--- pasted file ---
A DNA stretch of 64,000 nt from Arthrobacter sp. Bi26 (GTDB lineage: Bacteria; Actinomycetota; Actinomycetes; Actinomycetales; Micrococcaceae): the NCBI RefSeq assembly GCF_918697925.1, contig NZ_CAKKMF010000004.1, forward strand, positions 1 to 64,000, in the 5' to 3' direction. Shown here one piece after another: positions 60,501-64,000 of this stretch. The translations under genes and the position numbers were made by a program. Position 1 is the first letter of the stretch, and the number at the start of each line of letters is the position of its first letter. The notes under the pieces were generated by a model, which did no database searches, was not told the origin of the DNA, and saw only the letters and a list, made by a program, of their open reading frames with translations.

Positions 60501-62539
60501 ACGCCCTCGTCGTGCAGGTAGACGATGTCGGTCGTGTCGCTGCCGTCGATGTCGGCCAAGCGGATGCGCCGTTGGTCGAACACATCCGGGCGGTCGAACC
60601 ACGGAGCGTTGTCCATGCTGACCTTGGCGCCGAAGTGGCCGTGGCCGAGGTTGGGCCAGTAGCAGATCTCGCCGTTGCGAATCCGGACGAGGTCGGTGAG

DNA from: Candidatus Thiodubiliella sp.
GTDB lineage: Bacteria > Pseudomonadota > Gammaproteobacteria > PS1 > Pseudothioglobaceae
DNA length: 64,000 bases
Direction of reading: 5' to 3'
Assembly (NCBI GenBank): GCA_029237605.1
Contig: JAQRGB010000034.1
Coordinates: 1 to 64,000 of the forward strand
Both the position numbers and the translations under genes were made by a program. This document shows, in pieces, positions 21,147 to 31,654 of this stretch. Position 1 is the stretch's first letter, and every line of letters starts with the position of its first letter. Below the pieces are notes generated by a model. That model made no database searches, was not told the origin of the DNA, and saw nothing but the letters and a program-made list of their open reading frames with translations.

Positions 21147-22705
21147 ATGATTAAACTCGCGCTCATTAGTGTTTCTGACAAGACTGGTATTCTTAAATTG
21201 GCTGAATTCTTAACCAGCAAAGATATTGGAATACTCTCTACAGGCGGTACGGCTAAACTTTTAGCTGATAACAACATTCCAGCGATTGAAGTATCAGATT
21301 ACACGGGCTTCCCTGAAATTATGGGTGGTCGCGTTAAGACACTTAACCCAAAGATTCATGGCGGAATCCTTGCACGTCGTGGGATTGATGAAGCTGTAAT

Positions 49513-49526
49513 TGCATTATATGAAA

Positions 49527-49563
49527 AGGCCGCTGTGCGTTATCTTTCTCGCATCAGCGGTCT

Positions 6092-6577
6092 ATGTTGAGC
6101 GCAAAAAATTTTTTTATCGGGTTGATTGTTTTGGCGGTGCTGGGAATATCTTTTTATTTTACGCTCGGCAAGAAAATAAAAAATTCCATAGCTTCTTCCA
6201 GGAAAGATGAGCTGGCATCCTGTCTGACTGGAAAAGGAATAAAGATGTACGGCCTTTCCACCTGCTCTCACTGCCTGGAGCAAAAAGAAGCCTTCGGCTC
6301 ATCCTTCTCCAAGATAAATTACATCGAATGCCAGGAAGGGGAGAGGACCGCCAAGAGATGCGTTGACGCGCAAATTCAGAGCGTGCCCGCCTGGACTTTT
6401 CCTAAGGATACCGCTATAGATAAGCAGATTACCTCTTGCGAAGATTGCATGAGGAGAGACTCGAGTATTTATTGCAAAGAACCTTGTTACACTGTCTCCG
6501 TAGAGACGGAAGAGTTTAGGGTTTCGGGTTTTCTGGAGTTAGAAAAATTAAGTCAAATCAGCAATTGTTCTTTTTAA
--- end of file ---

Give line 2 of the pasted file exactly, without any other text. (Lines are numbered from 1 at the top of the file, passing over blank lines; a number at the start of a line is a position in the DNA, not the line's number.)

Positions 60501-62539